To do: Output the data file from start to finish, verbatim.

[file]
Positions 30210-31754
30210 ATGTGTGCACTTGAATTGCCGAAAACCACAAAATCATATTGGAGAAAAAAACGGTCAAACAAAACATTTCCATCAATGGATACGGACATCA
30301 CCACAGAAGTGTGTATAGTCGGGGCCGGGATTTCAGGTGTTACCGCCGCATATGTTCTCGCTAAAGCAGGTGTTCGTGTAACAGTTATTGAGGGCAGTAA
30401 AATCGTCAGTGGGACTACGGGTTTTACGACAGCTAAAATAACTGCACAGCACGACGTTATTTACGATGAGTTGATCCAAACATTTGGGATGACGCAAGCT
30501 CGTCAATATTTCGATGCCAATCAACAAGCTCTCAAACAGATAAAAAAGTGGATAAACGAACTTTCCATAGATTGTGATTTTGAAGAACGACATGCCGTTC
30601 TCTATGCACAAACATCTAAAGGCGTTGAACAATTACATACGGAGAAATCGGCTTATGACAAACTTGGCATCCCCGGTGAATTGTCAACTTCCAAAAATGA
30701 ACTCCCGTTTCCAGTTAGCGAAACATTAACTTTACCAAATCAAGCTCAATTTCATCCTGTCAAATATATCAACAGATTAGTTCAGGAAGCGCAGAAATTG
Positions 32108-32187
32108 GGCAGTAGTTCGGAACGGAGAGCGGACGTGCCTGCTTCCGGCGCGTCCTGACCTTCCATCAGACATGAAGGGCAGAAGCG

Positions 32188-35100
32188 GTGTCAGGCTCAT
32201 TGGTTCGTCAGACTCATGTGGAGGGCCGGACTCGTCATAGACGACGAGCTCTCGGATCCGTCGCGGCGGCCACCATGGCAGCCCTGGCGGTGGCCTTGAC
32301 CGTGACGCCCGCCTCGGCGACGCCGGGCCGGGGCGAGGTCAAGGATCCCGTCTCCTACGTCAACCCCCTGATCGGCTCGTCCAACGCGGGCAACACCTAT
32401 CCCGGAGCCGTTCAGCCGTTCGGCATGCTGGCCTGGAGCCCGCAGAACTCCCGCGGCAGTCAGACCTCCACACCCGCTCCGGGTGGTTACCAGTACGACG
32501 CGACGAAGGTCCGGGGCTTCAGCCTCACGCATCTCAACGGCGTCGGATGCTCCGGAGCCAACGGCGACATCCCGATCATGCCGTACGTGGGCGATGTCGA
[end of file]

Positions 30210-31754
30210 ATGTGTGCACTTGAATTGCCGAAAACCACAAAATCATATTGGAGAAAAAAACGGTCAAACAAAACATTTCCATCAATGGATACGGACATCA
30301 CCACAGAAGTGTGTATAGTCGGGGCCGGGATTTCAGGTGTTACCGCCGCATATGTTCTCGCTAAAGCAGGTGTTCGTGTAACAGTTATTGAGGGCAGTAA
30401 AATCGTCAGTGGGACTACGGGTTTTACGACAGCTAAAATAACTGCACAGCACGACGTTATTTACGATGAGTTGATCCAAACATTTGGGATGACGCAAGCT
30501 CGTCAATATTTCGATGCCAATCAACAAGCTCTCAAACAGATAAAAAAGTGGATAAACGAACTTTCCATAGATTGTGATTTTGAAGAACGACATGCCGTTC
30601 TCTATGCACAAACATCTAAAGGCGTTGAACAATTACATACGGAGAAATCGGCTTATGACAAACTTGGCATCCCCGGTGAATTGTCAACTTCCAAAAATGA
30701 ACTCCCGTTTCCAGTTAGCGAAACATTAACTTTACCAAATCAAGCTCAATTTCATCCTGTCAAATATATCAACAGATTAGTTCAGGAAGCGCAGAAATTG
Positions 32108-32187
32108 GGCAGTAGTTCGGAACGGAGAGCGGACGTGCCTGCTTCCGGCGCGTCCTGACCTTCCATCAGACATGAAGGGCAGAAGCG

Positions 32188-35100
32188 GTGTCAGGCTCAT
32201 TGGTTCGTCAGACTCATGTGGAGGGCCGGACTCGTCATAGACGACGAGCTCTCGGATCCGTCGCGGCGGCCACCATGGCAGCCCTGGCGGTGGCCTTGAC
32301 CGTGACGCCCGCCTCGGCGACGCCGGGCCGGGGCGAGGTCAAGGATCCCGTCTCCTACGTCAACCCCCTGATCGGCTCGTCCAACGCGGGCAACACCTAT
32401 CCCGGAGCCGTTCAGCCGTTCGGCATGCTGGCCTGGAGCCCGCAGAACTCCCGCGGCAGTCAGACCTCCACACCCGCTCCGGGTGGTTACCAGTACGACG
32501 CGACGAAGGTCCGGGGCTTCAGCCTCACGCATCTCAACGGCGTCGGATGCTCCGGAGCCAACGGCGACATCCCGATCATGCCGTACGTGGGCGATGTCGA